Alcoa Beats, Provides Shaky 2012 Forecast

Alcoa Beats, Provides Shaky 2012 ForecastIts official, earnings season has begun and Alcoa Inc. (NYSE:AA) has kicked things off with their report after the bell yesterday. AA was able to top estimates by showing a net loss of $143 million. “Excluding legal and environmental remediation costs, it had per- share profit of 3 cents” writes Sonja Elmquist of Bloomberg. Analysts had been expecting the company to break even or to show EPS of 0.01 depending on which sources you conglomerate [for more aluminum news and analysis subscribe to ourfree newsletter].

Revenue expectations of $5.6 billion were also topped with a report of $5.83 billion; shares were up a modest 0.66% in after-hours trading. While Alcoa was able to beat its marks, the firm still has a ways to go to get back to profitability, and their forecast for the remainder of the year certainly won’t help. The firm reduced its forecast of global consumption of aluminum by 1% given an economic pinch in China. This issue has long been pressing the market, as many feel that the emerging economy may be headed for a major slowdown, putting pressure on industrial metals.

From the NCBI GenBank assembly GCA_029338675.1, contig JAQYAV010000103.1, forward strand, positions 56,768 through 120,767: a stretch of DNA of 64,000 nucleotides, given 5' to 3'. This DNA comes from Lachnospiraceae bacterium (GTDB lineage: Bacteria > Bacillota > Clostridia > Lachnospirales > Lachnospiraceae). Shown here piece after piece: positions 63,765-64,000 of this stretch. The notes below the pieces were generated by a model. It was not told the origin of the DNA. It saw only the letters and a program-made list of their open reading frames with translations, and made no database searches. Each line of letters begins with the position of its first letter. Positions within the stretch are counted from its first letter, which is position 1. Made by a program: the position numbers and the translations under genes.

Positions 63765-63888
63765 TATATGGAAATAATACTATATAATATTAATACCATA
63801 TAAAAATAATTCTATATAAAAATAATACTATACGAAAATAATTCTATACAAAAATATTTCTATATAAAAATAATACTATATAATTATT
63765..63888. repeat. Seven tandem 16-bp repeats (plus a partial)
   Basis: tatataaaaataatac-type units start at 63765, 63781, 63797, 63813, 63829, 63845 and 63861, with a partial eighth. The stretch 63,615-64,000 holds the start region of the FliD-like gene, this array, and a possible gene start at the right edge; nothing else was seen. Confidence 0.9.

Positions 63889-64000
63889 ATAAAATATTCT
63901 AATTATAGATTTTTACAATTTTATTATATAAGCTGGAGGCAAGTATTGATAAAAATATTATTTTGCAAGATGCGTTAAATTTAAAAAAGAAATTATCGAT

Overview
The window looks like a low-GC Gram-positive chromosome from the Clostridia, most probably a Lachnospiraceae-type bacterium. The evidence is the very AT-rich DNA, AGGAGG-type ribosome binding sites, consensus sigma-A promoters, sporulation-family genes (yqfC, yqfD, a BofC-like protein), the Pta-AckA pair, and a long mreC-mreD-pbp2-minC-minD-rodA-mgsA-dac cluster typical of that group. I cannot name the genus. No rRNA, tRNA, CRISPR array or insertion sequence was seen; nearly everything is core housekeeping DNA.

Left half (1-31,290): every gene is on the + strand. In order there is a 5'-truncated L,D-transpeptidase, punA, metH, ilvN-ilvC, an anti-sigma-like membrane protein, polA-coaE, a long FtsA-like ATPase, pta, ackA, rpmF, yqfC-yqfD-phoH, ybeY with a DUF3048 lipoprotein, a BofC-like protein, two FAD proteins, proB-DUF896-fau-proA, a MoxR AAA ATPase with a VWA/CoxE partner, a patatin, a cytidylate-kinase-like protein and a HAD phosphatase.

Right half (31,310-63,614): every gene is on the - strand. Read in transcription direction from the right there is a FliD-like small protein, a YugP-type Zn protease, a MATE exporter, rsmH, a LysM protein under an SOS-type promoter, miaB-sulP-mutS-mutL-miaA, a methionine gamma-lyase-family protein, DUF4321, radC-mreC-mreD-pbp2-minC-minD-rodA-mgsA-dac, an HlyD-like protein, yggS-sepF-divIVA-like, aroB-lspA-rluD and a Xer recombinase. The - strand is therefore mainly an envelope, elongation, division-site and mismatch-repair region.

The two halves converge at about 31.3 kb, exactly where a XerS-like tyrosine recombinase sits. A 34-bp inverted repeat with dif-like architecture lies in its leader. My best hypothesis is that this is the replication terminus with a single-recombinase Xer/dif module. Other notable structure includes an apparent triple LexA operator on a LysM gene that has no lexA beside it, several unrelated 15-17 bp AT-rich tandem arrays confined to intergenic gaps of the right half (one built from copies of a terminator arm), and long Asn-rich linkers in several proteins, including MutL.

The IMF noted that growth in Chinese aluminum demand will likely slow from 14% in 2011 to 8.5% in 2012, causing many to approach the commodity and its related stocks with caution. Since the recession began in 2008, industrial metals have had a hard time bouncing back given a tumultuous housing sector and an uncertain future for emerging markets that had once exhibited dominant growth quarter after quarter [see also Marc Faber: Why Industrial Commodities Will Continue to Fail].

Aluminum will be a good commodity to keep an eye on given Alcoa’s meager forecast for the remainder of 2012. Other than playing the metal with AA, investors can also use the Global X Funds (NYSEARCA:ALUM) which tracks the performance of the largest and most liquid listed companies that are active in some aspect of the aluminum industry.

This article was originally written by Jared Cummans, and posted on CommodityHQ.